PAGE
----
Review: Superstar Components Tech 4 wheelset

Superstar have got a good reputation for budget wheelsets that can take a bit of a beating and keep on working without too much maintenance.

Their Tech 4 range was introduced in 2014 to replace a selection of older models at the lower end of their range – and they currently offer a choice of three rim widths ranging from 21mm to 25mm internal (with 27mm coming very soon apparently).

All of the wheels roll on their Switch Ultra hubs, which can take a 15mm, 20mm or QR axle on the front and either QR, 10mm, 142x12mm or 135x12mm on the rear.

Superstar Tech 4 wheelset
Superstar Tech 4 wheelset

I’d ummed and ahhed for a while over what wheels to get for my full-sus 29er. I knew I needed something stiffer than my Mavic Crossmax ST hoops and I also knew a lot of riders were going for Chinese-sourced carbon rims from companies like Light Bicycle.

However my limited cashflow and the rocky nature of most of my riding led me to take the sensible route and buy the Tech 4 wheels instead – opting for the widest DS25 rims.

To be honest the clincher was one of Superstar’s festive promotions dropping the price to an incredible £130. And yes, that is for the pair.

Although they’re definitely at the budget end of the market, the wheels really don’t look cheap and they don’t feel cheap either.

Everything is nicely finished, they were true and the spokes were all tight. They were also a doddle to set up tubeless using Superstar’s tubeless tape and valves (which cost extra).

Once on the bike it was obvious that I’d added a bit of weight over the Mavics, but it was only really noticeable when initially getting up to speed (or when lifting it over gates).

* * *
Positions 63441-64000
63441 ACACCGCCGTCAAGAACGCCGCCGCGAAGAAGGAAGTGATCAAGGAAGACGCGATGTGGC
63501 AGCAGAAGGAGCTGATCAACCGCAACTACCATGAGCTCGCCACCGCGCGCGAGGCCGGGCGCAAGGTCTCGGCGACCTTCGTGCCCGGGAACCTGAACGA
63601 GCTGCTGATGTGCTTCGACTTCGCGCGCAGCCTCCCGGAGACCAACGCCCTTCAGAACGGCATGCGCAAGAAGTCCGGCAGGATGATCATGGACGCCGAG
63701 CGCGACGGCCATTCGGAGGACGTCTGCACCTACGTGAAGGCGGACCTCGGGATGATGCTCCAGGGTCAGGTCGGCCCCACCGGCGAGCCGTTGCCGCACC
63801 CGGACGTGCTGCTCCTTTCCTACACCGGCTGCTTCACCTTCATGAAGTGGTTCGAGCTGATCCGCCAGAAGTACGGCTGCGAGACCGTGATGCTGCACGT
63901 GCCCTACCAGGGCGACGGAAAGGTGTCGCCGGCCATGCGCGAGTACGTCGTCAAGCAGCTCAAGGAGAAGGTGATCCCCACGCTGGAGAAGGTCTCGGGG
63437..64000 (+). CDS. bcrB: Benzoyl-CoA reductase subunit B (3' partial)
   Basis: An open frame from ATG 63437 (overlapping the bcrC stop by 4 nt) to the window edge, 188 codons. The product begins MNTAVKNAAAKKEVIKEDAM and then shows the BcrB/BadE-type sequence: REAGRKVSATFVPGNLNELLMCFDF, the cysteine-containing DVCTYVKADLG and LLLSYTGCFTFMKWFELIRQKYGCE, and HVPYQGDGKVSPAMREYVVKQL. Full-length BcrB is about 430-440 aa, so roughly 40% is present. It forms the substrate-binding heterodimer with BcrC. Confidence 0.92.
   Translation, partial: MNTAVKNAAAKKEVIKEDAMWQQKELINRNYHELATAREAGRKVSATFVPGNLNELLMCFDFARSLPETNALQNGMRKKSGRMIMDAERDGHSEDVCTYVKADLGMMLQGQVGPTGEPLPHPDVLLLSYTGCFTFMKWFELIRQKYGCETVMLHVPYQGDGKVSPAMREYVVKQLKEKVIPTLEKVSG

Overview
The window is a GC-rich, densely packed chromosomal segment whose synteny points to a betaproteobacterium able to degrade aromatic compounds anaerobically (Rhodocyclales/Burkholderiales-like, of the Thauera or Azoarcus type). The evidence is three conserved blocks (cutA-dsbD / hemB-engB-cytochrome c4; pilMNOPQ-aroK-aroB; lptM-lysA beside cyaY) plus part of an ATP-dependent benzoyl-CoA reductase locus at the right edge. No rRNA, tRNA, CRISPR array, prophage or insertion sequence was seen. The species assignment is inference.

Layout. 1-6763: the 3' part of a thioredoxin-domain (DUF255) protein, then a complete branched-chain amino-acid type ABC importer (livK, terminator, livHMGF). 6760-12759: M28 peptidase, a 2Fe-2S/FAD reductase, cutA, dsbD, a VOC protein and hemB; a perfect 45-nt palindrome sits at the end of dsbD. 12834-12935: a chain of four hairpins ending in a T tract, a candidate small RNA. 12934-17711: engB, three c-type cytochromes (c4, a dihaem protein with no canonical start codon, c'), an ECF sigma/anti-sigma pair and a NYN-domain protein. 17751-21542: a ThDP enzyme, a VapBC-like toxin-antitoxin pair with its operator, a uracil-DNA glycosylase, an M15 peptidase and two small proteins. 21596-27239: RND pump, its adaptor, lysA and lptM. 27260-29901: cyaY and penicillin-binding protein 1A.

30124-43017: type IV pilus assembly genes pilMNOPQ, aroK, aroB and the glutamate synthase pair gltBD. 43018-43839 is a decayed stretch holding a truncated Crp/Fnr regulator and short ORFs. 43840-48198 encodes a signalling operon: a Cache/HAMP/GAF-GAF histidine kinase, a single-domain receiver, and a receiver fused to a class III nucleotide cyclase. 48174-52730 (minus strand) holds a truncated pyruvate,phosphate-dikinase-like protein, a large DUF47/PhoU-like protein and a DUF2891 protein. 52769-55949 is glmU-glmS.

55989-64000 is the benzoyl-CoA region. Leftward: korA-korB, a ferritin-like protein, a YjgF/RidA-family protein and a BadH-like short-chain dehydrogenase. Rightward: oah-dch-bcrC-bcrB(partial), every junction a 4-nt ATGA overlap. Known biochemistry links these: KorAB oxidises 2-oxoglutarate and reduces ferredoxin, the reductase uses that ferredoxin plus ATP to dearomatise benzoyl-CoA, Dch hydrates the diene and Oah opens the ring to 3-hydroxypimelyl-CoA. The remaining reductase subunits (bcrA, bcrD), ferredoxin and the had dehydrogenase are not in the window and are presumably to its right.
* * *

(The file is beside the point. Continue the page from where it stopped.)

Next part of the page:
freehub
Superstar’s Switch hubs have a hard-earned reputation for reliability.

No flinching

The other really obvious thing was the extra stiffness, which meant that for the first time since I’d owned the bike it didn’t flinch or flex when hitting rock gardens or pushing into berms.

Since getting the wheels early in January I’ve covered hundreds of miles on my rocky local northern English trails, ridden some of the gnarliest descents in the Lakes and even spent a week battering the wheels around Scotland’s North West Highlands.

While not exactly being a big air merchant, the wheels have survived a few clumsy sideways landings and they’re still running true without a single dent. The bearings are also still running as smoothly as the day I got them.

So are there any negative points? Well to be honest the only downsides are in comparison to other – significantly more expensive – options.

The 27t freehub doesn’t engage as quickly as my old Mavics, but it’s never a problem.

They’re not as light as a carbon-rimmed wheelset – but they’re probably as stiff as the lighter ones and I can let rip down the rockiest descents without cringing in anticipation of a very expensive shattering noise.

And even if you do manage to trash them, Superstar offer free truing and discount replacement if the rim damage is terminal. Not that I’m expecting to have to take them up on it.

PS. I have put a small mark on the rear rim now after flatting on a rocky descent while racing a mate, and continuing to ride in the hope that the tyre would seal. It didn’t, but the rim still didn’t dent – which I’m bloody impressed by to be honest.

PPS. Yes that is the 650b wheelset pictured, I just bought a pair in the latest sale. They should be lighter and stiffer than the 29in set that I’ve been riding.

rim
The DS25 rims are a nice width and impressively sturdy.

Leave a Reply

Your email address will not be published. Required fields are marked *